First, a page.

42. The apparatus of claim 27, wherein at least one of the first and second frames is taken from a picture that was previously modified by an encoder.

43. The apparatus of claim 27, wherein the information includes, the number of macroblocks that are reconstructed to the reference memory before receiving a notification from the different decoder.

44« The apparatus of claim 27, wherein the information includes a number of notifications to wait before beginning the decoding process.

45. The apparatus of claim 27, wherein the received information is signaled at the sequence parameter set level.

46. The apparatus of claim 27, wherein the received information is signaled at the picture parameter set level.

47. The apparatus of claim 27, wherein the received information is signaled at the slice header level.

48. The apparatus of claim 27, wherein the received information is signaled at the macroblock header level.

49. The apparatus of claim 27, wherein coded motion vector information is also received and decoded, and wherein the coding of motion vectors between the first view and the second view are modified when the statistical properties of motion vectors change as a reference area is restricted.

50. The apparatus of claim 49, wherein a single codeword is used for coding both components of motion vectors between the first view and the second view, and wherein a mapping from motion vectors to codewords is adapted at each macroblock, depending on a reference area.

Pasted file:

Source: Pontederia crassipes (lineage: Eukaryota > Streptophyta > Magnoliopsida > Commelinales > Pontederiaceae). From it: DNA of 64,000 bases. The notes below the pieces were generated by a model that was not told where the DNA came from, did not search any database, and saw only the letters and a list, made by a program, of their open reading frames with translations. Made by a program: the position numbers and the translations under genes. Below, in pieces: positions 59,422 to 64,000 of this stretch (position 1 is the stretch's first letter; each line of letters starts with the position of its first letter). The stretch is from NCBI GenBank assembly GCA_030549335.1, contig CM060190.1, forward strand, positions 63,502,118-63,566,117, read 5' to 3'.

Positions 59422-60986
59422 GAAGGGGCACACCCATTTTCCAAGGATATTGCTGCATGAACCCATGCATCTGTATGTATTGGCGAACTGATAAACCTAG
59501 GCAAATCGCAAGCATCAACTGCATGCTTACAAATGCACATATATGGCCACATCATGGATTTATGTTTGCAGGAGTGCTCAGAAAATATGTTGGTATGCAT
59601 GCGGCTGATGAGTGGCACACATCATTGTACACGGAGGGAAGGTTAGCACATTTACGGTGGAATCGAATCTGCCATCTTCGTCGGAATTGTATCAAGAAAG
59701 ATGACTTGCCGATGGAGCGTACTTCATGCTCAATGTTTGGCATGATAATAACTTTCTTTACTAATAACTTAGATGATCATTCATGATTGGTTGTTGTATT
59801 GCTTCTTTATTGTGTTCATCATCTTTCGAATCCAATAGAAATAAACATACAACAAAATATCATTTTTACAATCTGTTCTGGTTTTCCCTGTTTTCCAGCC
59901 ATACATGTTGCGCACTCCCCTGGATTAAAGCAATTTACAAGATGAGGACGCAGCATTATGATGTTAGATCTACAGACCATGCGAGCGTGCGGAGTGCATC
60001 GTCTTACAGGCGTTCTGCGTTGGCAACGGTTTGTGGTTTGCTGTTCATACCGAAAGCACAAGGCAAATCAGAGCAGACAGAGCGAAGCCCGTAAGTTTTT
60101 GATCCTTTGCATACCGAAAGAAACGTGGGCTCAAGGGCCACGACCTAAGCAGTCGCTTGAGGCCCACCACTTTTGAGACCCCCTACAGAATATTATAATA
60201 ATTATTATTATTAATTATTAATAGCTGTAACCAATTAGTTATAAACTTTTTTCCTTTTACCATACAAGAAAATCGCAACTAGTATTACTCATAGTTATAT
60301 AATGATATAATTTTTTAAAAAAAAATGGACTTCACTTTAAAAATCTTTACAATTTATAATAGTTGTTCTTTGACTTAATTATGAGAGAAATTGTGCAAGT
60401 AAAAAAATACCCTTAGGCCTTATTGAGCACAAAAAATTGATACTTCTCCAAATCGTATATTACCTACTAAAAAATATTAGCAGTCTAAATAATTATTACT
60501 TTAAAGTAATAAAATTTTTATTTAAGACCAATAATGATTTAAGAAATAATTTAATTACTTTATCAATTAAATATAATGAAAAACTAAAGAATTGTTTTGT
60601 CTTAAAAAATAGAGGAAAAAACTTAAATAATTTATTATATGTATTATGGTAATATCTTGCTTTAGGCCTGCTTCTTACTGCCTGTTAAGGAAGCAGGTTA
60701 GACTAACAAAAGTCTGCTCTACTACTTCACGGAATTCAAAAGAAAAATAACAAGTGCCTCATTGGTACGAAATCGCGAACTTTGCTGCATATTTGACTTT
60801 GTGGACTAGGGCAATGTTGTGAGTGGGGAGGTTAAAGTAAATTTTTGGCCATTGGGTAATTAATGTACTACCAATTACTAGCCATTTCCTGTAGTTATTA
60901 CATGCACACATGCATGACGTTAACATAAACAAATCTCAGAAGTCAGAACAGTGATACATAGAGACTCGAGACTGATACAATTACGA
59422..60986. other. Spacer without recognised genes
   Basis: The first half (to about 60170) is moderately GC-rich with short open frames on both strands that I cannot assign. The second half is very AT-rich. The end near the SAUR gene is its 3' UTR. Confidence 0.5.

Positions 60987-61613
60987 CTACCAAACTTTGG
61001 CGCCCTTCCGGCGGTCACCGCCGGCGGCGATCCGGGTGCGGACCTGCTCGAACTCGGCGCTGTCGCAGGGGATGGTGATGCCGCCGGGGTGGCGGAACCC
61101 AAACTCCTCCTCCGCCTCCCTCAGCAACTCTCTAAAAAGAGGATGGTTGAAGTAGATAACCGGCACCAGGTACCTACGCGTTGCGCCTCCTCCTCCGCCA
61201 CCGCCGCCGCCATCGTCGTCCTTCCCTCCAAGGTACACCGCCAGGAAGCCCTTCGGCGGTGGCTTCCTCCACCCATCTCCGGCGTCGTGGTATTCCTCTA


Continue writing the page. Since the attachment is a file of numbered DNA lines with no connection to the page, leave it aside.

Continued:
51. The apparatus of claim 49, wherein horizontal and vertical components of each motion vector is separately coded, and wherein an available reference area for the horizontal and vertical components is considered when mapping each motion vector component to a binary codeword.

52. A method of encoding frames from multiple views having an inter- view prediction relationship, comprising: encoding into a bitstream a first plurality of macroblocks of a first frame of a picture taken from a first view; encoding into a bitstream a second plurality of macroblocks of a second frame of the picture taken from a second view, at least a portion of the second frame referencing at least a portion of the first frame; and

signaling in the bitstream an indication of, for each macroblock in the second frame, which of the plurality of macroblocks in the first frame may be referenced.

53. The method of claim 52, wherein the signaling occurs at the sequence parameter set level.

54. The method of claim 52, wherein the signaling occurs at the picture parameter set level.

55. The method of claim 52, wherein the signaling occurs at the slice header level.